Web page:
MANILA, Philippines -- The ban on the reclassification of agricultural lands for real estate development imperils the government's plan to build one million homes for the poor in next five years and should be lifted, developers said on Saturday.
The Chamber of Real Estate and Builders Associations Inc. (CREBA) said that it would be forced to petition the Supreme Court to lift the moratorium unless the Department of Agrarian Reform lifted it.
?The progress of the whole country is being held hostage by the DAR because of the ban on conversion,'' CREBA national president Reghis Romero II told reporters after the Sulo Hotel press forum.
At the forum, Romero said the ban was tying up the government's plan to build one million housing units for government personnel, low-income workers and the underprivileged in the next five years, and offset the 1.5-million unit backlog.
He said that some agricultural lands have been reclassified for residential and industrial development by local government units, but their conversion could not be completed because of the ban.
To effect conversion, a license must be obtained from the DAR. The government needs some 1,500 hectares of land to meet its target of building 200,000 homes a year in the next five years, according to Romero.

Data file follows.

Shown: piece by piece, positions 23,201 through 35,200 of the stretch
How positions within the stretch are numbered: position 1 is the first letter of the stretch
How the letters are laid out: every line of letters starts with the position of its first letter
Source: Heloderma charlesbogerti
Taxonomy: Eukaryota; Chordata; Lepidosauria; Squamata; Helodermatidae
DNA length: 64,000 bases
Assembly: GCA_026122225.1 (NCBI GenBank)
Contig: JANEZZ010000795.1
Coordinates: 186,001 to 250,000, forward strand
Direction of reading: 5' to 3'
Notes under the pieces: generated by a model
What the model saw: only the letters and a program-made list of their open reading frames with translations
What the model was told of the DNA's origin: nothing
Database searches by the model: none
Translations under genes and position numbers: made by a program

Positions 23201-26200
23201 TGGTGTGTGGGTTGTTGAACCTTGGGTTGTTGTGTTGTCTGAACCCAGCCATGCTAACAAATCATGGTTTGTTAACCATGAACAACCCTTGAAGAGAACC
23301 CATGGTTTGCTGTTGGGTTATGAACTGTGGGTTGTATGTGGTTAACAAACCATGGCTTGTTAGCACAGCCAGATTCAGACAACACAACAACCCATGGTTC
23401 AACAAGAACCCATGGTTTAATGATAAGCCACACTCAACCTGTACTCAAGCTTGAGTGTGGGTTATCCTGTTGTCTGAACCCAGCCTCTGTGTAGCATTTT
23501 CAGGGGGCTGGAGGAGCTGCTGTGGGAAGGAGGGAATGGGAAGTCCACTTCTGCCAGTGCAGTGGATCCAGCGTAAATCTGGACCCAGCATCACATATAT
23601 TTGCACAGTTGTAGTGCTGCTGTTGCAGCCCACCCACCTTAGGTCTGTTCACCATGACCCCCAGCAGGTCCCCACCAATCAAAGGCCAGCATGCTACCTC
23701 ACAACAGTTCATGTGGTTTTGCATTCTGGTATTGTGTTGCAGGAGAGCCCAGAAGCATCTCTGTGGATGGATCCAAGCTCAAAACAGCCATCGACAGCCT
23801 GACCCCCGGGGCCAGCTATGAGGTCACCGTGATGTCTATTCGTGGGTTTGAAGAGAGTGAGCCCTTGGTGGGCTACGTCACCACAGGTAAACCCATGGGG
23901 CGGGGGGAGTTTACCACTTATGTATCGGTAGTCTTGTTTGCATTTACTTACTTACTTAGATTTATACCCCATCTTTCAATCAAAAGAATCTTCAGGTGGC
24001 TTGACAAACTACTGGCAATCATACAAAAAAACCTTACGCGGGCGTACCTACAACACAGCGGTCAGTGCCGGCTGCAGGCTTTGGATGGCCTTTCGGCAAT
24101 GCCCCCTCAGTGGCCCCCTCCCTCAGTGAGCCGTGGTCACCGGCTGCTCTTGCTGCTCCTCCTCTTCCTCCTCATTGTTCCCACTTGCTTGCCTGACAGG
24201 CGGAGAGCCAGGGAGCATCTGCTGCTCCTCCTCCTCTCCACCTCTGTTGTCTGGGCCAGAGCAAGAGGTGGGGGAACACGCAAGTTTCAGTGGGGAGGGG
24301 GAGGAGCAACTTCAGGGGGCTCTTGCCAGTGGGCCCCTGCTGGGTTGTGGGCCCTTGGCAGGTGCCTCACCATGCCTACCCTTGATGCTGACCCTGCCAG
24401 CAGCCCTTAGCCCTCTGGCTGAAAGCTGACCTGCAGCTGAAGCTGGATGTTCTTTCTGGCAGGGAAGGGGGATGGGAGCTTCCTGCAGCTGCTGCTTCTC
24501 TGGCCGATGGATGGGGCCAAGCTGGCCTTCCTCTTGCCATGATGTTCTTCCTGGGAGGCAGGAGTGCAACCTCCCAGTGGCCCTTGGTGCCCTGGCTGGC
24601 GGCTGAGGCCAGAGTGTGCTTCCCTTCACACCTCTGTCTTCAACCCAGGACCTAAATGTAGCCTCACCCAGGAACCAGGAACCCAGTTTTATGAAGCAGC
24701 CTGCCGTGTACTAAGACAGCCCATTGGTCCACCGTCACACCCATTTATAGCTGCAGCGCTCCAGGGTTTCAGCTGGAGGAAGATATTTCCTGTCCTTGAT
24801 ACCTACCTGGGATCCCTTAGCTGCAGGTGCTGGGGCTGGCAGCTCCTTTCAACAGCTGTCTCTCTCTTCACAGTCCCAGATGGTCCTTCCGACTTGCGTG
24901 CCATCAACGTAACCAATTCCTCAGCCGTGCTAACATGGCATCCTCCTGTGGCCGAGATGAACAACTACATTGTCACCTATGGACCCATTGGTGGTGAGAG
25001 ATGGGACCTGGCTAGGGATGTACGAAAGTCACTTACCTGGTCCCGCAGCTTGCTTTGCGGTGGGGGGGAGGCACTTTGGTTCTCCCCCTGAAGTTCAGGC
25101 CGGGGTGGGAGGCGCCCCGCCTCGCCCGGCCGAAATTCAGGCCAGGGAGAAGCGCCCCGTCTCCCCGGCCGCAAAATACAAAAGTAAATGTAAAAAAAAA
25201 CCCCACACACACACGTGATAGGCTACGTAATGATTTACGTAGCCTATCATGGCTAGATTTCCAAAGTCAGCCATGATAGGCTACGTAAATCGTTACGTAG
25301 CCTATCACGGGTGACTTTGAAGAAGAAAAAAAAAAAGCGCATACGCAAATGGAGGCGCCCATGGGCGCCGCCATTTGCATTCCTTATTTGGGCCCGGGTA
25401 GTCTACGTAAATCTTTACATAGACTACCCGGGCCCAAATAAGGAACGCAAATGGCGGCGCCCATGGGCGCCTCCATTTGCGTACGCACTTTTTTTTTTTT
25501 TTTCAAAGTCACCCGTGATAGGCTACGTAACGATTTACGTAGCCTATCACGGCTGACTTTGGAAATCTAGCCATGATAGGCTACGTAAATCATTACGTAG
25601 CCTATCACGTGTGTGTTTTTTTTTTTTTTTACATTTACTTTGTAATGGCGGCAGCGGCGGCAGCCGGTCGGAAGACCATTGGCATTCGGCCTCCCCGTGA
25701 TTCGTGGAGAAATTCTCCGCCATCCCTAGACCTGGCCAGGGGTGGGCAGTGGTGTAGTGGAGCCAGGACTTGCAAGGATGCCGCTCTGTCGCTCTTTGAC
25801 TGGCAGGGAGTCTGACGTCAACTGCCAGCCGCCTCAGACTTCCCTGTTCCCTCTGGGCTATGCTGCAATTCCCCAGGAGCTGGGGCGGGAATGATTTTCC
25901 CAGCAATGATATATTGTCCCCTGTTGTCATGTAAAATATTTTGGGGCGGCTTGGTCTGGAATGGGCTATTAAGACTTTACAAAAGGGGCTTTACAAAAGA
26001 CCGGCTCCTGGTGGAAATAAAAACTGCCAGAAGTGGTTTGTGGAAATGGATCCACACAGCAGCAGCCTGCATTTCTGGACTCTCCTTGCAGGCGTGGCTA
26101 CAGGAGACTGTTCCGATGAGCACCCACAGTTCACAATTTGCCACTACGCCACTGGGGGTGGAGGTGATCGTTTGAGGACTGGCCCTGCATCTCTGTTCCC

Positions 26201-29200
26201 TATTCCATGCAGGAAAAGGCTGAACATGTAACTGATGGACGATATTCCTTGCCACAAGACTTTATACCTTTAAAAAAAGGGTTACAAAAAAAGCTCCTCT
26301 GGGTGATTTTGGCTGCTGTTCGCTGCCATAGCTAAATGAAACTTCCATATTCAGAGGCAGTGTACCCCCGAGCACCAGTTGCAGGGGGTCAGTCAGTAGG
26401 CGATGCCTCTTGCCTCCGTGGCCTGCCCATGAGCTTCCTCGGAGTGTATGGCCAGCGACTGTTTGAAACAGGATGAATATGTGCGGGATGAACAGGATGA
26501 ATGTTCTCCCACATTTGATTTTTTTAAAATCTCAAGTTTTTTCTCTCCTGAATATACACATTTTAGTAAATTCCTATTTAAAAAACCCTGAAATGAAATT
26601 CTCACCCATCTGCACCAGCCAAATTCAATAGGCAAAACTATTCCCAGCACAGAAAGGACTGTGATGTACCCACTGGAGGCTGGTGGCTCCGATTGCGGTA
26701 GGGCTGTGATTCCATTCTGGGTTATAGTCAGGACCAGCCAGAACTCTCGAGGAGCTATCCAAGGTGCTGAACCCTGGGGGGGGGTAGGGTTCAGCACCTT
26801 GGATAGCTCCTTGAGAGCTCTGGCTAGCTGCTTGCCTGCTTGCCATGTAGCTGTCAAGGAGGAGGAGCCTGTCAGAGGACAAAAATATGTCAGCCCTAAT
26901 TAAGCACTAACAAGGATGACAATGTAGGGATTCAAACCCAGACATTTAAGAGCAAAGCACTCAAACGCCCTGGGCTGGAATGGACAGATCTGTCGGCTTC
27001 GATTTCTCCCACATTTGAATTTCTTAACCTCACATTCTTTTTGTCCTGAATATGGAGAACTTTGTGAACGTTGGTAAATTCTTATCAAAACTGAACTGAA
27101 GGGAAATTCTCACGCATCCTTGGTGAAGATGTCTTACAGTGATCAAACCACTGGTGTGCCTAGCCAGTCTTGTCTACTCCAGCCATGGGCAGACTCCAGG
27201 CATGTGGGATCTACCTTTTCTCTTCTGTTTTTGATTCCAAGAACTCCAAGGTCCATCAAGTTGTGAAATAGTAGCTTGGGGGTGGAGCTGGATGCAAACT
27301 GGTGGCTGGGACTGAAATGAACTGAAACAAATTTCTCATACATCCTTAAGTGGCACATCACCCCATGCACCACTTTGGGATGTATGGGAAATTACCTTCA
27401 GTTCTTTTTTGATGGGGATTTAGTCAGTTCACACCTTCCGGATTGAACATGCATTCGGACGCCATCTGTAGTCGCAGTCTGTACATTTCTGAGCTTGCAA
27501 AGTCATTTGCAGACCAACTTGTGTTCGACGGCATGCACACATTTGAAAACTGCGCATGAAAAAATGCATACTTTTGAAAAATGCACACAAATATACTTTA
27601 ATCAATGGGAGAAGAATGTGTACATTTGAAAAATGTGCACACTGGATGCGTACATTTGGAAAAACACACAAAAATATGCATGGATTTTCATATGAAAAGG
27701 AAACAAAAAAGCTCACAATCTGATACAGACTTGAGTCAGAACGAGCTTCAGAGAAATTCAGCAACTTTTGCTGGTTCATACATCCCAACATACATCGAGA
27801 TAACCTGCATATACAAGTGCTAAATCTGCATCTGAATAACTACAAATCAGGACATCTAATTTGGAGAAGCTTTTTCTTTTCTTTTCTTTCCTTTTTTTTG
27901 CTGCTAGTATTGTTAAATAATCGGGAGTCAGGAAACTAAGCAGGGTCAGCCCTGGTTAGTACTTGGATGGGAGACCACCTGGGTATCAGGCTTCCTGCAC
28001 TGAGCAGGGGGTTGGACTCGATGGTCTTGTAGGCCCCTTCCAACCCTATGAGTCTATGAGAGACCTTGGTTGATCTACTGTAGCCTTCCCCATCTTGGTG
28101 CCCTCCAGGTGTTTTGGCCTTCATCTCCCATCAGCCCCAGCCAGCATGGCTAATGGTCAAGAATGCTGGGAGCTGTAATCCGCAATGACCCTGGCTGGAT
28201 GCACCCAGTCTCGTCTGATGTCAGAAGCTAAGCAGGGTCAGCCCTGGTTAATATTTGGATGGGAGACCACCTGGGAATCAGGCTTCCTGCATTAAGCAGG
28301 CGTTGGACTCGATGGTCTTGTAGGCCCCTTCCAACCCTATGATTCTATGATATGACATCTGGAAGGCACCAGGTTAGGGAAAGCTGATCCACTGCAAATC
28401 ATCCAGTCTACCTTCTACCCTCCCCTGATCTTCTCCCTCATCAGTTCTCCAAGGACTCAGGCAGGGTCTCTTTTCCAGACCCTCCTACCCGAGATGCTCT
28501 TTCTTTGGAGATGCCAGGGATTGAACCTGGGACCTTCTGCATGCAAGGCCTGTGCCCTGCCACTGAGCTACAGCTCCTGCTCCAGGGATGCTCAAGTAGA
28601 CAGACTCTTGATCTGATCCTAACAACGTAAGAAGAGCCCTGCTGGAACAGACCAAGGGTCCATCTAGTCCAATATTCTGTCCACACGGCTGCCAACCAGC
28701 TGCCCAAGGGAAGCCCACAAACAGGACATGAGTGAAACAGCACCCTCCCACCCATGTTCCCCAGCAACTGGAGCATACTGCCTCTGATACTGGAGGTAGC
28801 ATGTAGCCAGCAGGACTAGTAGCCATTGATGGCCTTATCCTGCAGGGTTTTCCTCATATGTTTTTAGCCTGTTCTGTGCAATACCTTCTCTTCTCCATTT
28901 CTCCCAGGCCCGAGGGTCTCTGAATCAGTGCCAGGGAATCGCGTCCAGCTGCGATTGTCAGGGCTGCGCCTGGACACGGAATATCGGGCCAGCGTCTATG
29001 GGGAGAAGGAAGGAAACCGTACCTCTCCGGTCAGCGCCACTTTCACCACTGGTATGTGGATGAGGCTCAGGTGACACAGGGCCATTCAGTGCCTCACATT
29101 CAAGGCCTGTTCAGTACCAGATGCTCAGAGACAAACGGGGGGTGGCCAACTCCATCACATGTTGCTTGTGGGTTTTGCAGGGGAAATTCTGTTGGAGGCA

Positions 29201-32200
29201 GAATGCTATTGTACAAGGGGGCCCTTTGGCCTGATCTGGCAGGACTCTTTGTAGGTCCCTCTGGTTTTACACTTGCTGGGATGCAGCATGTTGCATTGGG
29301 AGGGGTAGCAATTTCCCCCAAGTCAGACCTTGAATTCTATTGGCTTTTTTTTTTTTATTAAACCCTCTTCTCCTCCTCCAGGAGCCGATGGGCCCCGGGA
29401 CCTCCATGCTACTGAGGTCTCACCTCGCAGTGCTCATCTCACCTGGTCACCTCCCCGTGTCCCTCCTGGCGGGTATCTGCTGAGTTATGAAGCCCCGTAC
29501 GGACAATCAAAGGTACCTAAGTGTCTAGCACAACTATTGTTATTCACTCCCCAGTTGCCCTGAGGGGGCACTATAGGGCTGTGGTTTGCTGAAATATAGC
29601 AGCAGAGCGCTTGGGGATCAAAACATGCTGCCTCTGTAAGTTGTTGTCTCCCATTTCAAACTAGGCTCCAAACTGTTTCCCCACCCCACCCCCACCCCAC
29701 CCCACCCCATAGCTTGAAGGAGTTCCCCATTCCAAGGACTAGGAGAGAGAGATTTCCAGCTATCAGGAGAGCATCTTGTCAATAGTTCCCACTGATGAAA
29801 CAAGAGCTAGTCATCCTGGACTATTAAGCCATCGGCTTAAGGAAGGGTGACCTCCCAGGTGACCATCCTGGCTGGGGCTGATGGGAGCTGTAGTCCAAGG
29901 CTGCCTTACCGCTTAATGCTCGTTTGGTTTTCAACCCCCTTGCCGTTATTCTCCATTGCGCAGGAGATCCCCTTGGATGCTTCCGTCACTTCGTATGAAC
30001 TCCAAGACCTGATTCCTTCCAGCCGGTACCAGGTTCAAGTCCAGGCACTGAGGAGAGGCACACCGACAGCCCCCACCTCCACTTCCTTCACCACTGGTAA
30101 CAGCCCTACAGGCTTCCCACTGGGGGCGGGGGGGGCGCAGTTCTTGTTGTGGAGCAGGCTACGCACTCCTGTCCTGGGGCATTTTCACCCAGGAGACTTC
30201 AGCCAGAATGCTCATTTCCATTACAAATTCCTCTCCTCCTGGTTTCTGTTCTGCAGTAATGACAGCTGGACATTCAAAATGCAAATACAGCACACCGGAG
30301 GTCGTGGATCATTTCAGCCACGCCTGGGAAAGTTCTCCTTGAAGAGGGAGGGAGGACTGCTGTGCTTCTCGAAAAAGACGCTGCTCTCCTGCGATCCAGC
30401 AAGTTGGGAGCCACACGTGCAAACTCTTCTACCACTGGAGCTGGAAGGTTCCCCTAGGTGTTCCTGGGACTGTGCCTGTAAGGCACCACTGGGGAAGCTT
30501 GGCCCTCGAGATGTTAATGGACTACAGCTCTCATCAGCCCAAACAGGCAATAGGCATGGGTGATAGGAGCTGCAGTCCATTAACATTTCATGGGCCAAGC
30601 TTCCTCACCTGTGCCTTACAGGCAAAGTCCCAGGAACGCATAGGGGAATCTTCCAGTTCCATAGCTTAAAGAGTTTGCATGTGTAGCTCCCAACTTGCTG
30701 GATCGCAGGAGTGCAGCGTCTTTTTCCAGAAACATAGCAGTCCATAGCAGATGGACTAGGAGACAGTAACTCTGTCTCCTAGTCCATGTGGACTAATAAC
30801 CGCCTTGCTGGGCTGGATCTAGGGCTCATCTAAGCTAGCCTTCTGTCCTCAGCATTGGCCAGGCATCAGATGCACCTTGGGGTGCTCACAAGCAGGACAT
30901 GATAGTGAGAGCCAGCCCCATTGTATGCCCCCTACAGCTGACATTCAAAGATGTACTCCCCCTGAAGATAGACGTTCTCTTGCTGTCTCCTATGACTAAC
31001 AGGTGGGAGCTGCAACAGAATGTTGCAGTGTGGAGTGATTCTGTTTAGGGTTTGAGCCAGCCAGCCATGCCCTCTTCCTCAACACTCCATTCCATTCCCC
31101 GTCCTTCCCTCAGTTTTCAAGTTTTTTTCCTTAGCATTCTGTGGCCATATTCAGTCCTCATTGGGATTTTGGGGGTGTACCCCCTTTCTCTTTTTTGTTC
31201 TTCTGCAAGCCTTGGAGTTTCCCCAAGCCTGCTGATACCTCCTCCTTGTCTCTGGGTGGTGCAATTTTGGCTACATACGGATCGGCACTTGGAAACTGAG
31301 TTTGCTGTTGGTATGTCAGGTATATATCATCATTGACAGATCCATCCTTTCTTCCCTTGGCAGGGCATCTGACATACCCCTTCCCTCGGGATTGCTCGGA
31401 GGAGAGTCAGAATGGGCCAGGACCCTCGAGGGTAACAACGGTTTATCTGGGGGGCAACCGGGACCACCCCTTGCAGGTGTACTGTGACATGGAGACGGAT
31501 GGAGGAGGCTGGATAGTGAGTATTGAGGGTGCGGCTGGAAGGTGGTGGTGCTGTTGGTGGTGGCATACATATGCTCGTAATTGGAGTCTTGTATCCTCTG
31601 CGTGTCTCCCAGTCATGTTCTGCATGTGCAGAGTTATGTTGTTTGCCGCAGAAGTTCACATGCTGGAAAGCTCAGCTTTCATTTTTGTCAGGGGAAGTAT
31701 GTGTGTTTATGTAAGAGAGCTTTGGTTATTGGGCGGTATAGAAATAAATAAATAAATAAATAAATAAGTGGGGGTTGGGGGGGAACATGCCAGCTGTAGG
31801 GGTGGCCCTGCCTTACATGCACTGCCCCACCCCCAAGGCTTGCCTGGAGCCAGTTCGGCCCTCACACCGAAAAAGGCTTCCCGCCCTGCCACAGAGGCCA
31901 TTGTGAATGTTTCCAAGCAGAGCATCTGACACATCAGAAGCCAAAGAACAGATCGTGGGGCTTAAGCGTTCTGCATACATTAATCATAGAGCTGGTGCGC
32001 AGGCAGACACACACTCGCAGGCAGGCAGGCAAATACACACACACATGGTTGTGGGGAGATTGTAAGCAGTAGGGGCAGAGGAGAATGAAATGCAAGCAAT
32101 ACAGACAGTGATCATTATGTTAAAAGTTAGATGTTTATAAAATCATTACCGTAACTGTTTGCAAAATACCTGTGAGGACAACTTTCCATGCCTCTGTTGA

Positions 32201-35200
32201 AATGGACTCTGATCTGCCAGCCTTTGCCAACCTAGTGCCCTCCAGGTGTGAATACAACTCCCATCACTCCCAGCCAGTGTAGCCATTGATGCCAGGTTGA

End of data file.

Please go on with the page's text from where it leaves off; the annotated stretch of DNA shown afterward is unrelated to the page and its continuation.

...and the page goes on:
In the middle of April, Agrarian Reform Secretary Nasser Pangandaman imposed an indefinite moratorium on the conversion of agricultural lands for real estate development in the face of the rice shortage.
The moratorium was intended to pave the way for the review and study of conversion guidelines to address the ?unabated conversion of prime agricultural lands for real estate development.''
Experts had blamed dwindling rice lands, caused by the conversion of these lands into subdivisions and golf courses, for the rice shortage.
Romero said he has written the DAR to lift the ?unnecessary'' moratorium, or else, he would seek the intervention of the courts.
?If that is not lifted within a certain period of time, maybe we have to file a legal case for the lifting of the ban on conversion. We think this is unlawful,'' he told reporters.
Romero, chair of the R-II Builders Group of Companies, said he believed the 3.9-million hectare agricultural land devoted for rice production was sufficient.
?If we look at what we produced, we produced 16 million metric tons of rice, and we imported 3.5 million more. That's roughly 20 million. If we use hybrid rice, we will produce 7 times more. That will be sufficient for us,'' he said.
Romero said that in contrast, only three percent of the country's total land area, or 117,000 hectares, has been devoted to non-agricultural uses, and despite this, the government has failed to keep its status as rice exporter.
?The area for housing is just minimal,'' he said.